In addition to the actual results achieved through these organizational results, the Compensation Committee also considers individual performance over the course of that fiscal year for each NEO. Individual performance goals reflect functional results and/or institution performance appropriate for the executive, as well as academic outcomes, organizational strength and the advancement of DeVry Group’s core values. Individual performance goals are designed to drive initiatives that support DeVry Group’s strategy and further align leadership with DeVry Group’s student-focused purpose. In fiscal year 2015, DeVry Group reduced the individual performance of all DeVry Group colleagues participating in the MIP by 5% as part of its management of overall compensation expense.

 

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The relative percentages assigned to the measures for each NEO for fiscal year 2015 are as follows:

 

   
     Organizational, Institution and Individual Performance Measure Allocation
    

DeVry Group

Net Income

 

DeVry Group

Revenue

 

Institution

Operating Income

 

Institution

Revenue

 

Individual

Performance

Daniel M. Hamburger

  45%   40%       15%

Timothy J. Wiggins

  40%   30%       30%

Susan L. Groenwald

  20%   10%   25%   15%   30%

Robert A. Paul

  20%   10%   25%   15%   30%

Steven P. Riehs

  20%   10%   25%   15%   30%

Based on the foregoing framework, Mr. Hamburger’s fiscal year 2015 award was determined as follows

 

    

Target
Award
Opportunity

(Weighting)

  Target          Performance
Achieved
           Performance
Relative to
Target
  Payout as a %
of Target Award
Opportunity
based on
Performance
Relative to
Target*
        

Target
Award
Opportunity

($ Amount)

           Actual
Award
 

DeVry Group Net Income

    45%   $ 171mm   ÷      $ 161mm        =      94.5%     86.3%*   ×        $ 414,695        =      $ 357,882   

DeVry Group Revenue

    40%   $ 1,959mm   ÷      $ 1,889mm        =      96.4%     82.0%*   ×        $ 368,618        =      $ 302,266   

Individual Performance

    15%                               101.6%    ×        $ 138,232        =      $ 140,443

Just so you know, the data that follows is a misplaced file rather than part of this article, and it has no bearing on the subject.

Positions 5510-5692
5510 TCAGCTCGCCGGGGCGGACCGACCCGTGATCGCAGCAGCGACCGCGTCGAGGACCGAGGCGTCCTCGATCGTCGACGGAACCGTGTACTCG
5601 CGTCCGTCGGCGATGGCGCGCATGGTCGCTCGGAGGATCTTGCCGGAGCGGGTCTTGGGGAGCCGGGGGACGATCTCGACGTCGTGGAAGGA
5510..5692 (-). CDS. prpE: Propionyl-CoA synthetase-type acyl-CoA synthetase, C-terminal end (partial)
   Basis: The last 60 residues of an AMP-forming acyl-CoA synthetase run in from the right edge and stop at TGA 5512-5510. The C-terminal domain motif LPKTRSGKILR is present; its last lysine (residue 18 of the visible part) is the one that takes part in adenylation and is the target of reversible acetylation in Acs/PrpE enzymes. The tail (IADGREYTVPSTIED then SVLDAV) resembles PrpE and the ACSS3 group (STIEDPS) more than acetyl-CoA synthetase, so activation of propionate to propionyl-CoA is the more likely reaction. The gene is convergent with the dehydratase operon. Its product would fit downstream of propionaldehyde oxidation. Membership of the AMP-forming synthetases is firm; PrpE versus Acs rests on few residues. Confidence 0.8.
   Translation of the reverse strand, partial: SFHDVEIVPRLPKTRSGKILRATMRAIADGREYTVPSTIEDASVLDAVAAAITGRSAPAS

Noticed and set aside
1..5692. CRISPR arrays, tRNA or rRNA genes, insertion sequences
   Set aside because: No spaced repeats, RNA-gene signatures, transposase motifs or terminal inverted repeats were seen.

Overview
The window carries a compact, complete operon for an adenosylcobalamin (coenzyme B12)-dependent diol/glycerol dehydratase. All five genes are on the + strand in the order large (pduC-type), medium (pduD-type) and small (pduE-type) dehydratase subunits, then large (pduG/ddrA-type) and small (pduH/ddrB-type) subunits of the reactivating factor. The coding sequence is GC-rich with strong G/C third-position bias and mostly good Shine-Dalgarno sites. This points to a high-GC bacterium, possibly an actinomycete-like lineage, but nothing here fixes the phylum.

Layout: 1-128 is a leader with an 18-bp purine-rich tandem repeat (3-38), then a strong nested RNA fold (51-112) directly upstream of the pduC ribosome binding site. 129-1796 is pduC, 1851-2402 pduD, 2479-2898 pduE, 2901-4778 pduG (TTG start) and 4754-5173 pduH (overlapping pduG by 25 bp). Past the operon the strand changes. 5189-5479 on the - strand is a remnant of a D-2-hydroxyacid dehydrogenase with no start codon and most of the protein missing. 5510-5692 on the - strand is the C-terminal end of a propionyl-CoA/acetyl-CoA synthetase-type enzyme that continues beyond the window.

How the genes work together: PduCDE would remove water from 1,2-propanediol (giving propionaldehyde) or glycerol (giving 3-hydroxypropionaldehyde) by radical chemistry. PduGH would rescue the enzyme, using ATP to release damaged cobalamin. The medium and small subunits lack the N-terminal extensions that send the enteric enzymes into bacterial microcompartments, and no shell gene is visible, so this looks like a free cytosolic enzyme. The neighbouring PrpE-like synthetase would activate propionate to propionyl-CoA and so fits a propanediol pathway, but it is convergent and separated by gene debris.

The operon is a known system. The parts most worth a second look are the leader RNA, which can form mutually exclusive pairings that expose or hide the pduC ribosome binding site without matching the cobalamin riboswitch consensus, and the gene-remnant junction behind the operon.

TOTAL

  100%                       =          86.9%    ×        $ 921,544        =      $ 800,591   

 

* The MIP Plan provides that if performance relative to target is below certain minimum thresholds, there will be no payout. Minimum thresholds for fiscal year 2015 were 80% of the net income goal and 90% of the revenue goal, and in each case would result in a 50 % payout upon achievement. Every 1% achieved over (or under) the revenue goal would result in an additional (or a reduced) 5% award up to a maximum payout of 200% (or down to a 0% payout). Every 1% achieved over (or under) the net income goal would result in an additional (or a reduced) 2.5% award up to a maximum payout of 200% (or down to a 0% payout).

2015 PERFORMANCE GOALS

Financial goals set for our MIP participants are derived from DeVry Group’s fiscal year operating plans, which are recommended by DeVry Group’s executive management team and approved by the Board at the beginning of each fiscal year. For fiscal year 2015, DeVry Group’s financial performance goals were revenue of $1,959.2 million and net income of $170.8 million, both a slight increase over fiscal year 2014 actual performance excluding special items. Due to the confidential nature of such information, and the competitive harm sharing it would cause, DeVry Group does not disclose the particular institutional or segment performance goals utilized in its MIP. The Compensation Committee considers the organization’s performance goals to represent the best estimate of what the organization could deliver if management, individually and collectively, were to materially satisfy its goals and objectives for the year. All goals are designed to be aggressive yet achievable, with the expectation that it would take extraordinary performance on the part of management to exceed them to the extent necessary to yield maximum incentive payouts under the MIP.

The Compensation Committee approves individual performance goals and objectives for the CEO at the beginning of each fiscal year. The CEO also works collaboratively with the other NEOs in developing their respective individual performance goals and in assigning weightings to them to place additional emphasis on tactical priorities. The individual performance goals are factors in determining base salary adjustments, annual cash incentive compensation (MIP) and long-term incentive compensation. Individual performance goals intentionally include elements that can be rated objectively as well as, to a lesser extent, elements that are of a subjective nature. Individual performance goals are used to drive stretch performance across a broad range of areas considered critical to our strategy and purpose. This allows the evaluator — the independent members of the Board in the case of the CEO, and the CEO with input and approval from the Compensation Committee in the case of the other NEOs — to assess the individual’s performance against objective criteria, while utilizing its discretion to make adjustments based on the individual’s perceived contributions and other subjective criteria.

 

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Executive Compensation – Compensation Discussion and Analysis

 

 

A summary of the primary individual performance goals and objectives established at the beginning fiscal year 2015 for each of our NEOs follows:

 

 

Daniel M. Hamburger

(President and CEO)